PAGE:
by Karen Cook
Published March 7, 2022
Fortuna Antiqua et Ultra: Medieval Songs of Fate, Fortune, and Fin’amor. Concordian Dawn. MSR Classics MS 1805
It’s exciting to discover an up-and-coming early-music ensemble, especially one with a focus on Medieval repertory. Concordian Dawn is just such an ensemble, and one to watch. The phrase “up-and-coming” isn’t entirely appropriate, however; the ensemble was founded a decade ago and won an Ensemble Forward award from Chamber Music America in 2020, although its roster has fluctuated over the years.
The one constant appears to be its founder and director, Christopher Preston Thompson, who also sings and performs on medieval harp. He and five other excellent musicians perform on this, their debut album, the program for which they first performed in 2018. Had a global pandemic not intervened, we might have had this album some years earlier. As it stands, though, Thompson points out the timeliness of the album’s theme: fortune, desire, and hope, in the wake of forces beyond our control. They focus here on works that depict medieval love and loss, anger, bitterness, grief, anticipation, and joy—emotions many of us have felt over the last few years.
The bulk of the album is comprised of songs of fin’amor, what is all too often thought of as “courtly love.” But far from its popular portrayal as simple unrequited love, fin’amor is more a devotion to an untouchable, unattainable subject, one that often uses the language of romance to explore what Thompson calls a spiritual transcendence. Fortune helps or impedes the narrator on the journey through their Desire, and Hope provides respite along the way.
These three themes wind their way through the recording, from 12th- and 13th-century troubadour songs to polytextual motets by Philippe de Vitry, to a handful of secular works by Guillaume de Machaut, and one lone entry by Guillaume Du Fay. This repertory allows for a nice variety of tempi, moods, and arrangements; the album begins with its lone instrumental work, the Septime Estampie Real, and the small assemblage of instruments—harp, vielle, and recorder—returns throughout the remainder of the recording to provide occasional accompaniment and brief, ambient introductions.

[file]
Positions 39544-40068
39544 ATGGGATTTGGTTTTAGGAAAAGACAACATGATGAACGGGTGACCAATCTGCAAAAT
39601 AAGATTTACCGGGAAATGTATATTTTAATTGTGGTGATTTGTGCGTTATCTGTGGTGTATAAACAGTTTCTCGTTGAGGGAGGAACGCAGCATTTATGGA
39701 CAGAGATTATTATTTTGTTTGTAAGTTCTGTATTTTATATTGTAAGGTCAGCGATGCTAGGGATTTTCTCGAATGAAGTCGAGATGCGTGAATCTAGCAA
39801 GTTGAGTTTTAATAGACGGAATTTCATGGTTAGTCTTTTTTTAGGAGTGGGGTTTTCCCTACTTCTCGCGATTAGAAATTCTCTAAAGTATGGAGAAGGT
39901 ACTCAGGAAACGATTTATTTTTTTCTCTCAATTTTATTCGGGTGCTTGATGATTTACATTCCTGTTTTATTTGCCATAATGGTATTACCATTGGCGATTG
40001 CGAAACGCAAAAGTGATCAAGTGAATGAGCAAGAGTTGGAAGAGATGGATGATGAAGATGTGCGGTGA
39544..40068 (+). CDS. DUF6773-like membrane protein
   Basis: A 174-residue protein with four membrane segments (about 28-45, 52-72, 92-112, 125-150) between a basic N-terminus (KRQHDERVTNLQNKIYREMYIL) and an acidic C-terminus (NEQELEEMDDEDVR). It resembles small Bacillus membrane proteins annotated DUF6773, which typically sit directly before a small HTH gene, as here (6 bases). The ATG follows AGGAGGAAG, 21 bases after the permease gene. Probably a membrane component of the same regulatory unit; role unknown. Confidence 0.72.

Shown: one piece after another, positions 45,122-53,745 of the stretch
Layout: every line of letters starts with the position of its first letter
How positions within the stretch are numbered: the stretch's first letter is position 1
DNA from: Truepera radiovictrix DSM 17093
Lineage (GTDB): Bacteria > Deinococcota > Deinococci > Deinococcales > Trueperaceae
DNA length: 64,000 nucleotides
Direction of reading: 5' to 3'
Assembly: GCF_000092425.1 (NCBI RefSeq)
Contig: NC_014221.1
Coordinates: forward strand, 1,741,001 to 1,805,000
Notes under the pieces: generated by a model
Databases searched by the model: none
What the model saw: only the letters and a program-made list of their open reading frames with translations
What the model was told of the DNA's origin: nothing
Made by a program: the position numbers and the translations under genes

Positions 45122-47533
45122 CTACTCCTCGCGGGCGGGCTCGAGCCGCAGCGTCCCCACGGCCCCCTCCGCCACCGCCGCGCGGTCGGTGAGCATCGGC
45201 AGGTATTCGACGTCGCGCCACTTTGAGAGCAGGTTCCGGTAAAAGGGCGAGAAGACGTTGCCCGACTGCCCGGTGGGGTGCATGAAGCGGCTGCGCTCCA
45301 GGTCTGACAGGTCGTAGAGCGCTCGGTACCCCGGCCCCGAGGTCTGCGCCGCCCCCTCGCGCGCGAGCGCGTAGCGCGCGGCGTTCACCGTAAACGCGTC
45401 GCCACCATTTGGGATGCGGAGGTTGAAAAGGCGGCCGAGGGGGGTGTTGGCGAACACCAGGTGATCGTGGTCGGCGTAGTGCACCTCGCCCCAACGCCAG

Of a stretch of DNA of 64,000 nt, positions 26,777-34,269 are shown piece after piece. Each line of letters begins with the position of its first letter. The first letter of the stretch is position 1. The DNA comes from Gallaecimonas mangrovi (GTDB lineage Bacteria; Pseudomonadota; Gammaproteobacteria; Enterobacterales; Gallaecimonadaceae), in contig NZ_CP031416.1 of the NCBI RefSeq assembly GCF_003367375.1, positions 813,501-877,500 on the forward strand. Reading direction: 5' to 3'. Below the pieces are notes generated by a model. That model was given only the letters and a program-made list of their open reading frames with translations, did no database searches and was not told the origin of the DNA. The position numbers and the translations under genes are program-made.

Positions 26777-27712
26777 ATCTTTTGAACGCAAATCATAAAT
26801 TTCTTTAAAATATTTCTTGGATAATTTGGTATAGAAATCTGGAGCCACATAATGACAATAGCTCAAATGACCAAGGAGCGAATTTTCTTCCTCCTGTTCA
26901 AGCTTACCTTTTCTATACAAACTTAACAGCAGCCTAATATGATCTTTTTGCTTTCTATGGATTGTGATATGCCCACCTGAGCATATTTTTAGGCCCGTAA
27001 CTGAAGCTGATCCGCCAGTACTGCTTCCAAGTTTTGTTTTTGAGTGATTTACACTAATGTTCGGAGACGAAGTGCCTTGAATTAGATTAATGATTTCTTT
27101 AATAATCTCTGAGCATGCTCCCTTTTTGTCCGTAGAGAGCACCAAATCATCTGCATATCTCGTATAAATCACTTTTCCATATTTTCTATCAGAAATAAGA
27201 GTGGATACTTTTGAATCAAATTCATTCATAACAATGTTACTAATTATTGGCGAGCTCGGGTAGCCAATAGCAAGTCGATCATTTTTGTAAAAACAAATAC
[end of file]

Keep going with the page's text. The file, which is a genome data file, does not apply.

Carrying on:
Unfortunately, the tracks are not labeled with which vocalists sing which works, so it’s difficult to give individual credit where credit is due, outside of Karin Weston’s piercing, flexible soprano. She takes the lead in the rollicking motet Tribum/Quoniam/Merito as well as in later works such as “Jamais rien tal non porroit far amor” by Gaucelm Faidit, while many of the other works feature some combination of the four male vocalists: Thompson, Andrew Padgett, Clifton Massey, and David Dickey.
Regardless of who happens to be singing or playing at a given moment, the ensemble really excels at blend and intonation. Listen, for example, to the mesmerizing sway of the anonymous “Procurans odium” or Thalamus/Quomodo. The solo tracks are compelling as well; Thompson’s reverberant harp perfectly bolsters Blondel de Nesles’s melancholy “L’amour don’t sui espris,” while Niccolo Seligmann’s dynamic vielle is a fine contrast to the lower voice in Adam de la Halle’s “Je n’ai autre retenance.” The last track, Gace Brulé’s despondent “Quant voi la flour boutener,” is a real standout. It’s a promising debut, one that might well leave its listeners filled with desire and hope for another album in due course; may fortune favor us all.
Karen Cook specializes in the music, theory, and notation of the late medieval and early Renaissance periods. She is assistant professor of music at the University of Hartford in Connecticut.